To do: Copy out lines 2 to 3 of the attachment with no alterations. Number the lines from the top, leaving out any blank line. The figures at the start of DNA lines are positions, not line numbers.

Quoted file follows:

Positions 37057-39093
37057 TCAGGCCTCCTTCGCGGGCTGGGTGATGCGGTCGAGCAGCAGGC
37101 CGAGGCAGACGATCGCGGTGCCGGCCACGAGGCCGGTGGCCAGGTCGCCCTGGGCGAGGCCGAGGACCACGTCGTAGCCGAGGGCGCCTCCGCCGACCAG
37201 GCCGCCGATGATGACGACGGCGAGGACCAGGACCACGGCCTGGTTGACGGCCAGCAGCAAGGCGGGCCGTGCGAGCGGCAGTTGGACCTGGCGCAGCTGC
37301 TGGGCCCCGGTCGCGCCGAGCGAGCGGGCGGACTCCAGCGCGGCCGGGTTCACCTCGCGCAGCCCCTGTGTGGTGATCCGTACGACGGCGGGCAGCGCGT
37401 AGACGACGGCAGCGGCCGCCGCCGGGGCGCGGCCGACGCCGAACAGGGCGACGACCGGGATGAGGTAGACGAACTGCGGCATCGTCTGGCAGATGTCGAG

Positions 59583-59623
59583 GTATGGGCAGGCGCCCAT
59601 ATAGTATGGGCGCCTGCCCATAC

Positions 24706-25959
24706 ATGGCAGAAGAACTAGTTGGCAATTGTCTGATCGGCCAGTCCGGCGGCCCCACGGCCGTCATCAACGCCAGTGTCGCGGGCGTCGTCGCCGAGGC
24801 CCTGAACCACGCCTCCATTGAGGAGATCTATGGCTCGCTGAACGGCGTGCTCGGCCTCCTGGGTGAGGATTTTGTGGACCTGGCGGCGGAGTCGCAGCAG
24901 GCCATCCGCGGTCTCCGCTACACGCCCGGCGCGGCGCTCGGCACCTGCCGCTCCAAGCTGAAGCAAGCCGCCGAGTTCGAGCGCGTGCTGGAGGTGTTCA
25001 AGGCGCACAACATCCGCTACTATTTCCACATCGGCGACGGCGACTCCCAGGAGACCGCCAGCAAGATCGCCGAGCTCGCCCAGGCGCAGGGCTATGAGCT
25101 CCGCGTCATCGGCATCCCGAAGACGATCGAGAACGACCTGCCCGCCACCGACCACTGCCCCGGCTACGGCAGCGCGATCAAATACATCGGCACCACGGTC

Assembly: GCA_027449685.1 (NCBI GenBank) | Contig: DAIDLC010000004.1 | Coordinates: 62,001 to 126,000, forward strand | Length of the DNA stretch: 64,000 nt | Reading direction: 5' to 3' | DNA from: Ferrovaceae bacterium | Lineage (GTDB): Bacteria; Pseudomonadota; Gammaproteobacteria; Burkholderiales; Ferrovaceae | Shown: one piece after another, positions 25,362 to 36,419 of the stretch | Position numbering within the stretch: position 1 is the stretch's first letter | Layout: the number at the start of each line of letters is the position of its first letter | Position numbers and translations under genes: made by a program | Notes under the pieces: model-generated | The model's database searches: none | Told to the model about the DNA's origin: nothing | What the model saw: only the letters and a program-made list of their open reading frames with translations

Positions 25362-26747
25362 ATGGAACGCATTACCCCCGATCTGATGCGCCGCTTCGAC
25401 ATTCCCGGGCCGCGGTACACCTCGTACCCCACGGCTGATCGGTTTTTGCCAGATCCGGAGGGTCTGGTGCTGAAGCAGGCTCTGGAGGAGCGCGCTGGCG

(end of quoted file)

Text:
37057 TCAGGCCTCCTTCGCGGGCTGGGTGATGCGGTCGAGCAGCAGGC
37101 CGAGGCAGACGATCGCGGTGCCGGCCACGAGGCCGGTGGCCAGGTCGCCCTGGGCGAGGCCGAGGACCACGTCGTAGCCGAGGGCGCCTCCGCCGACCAG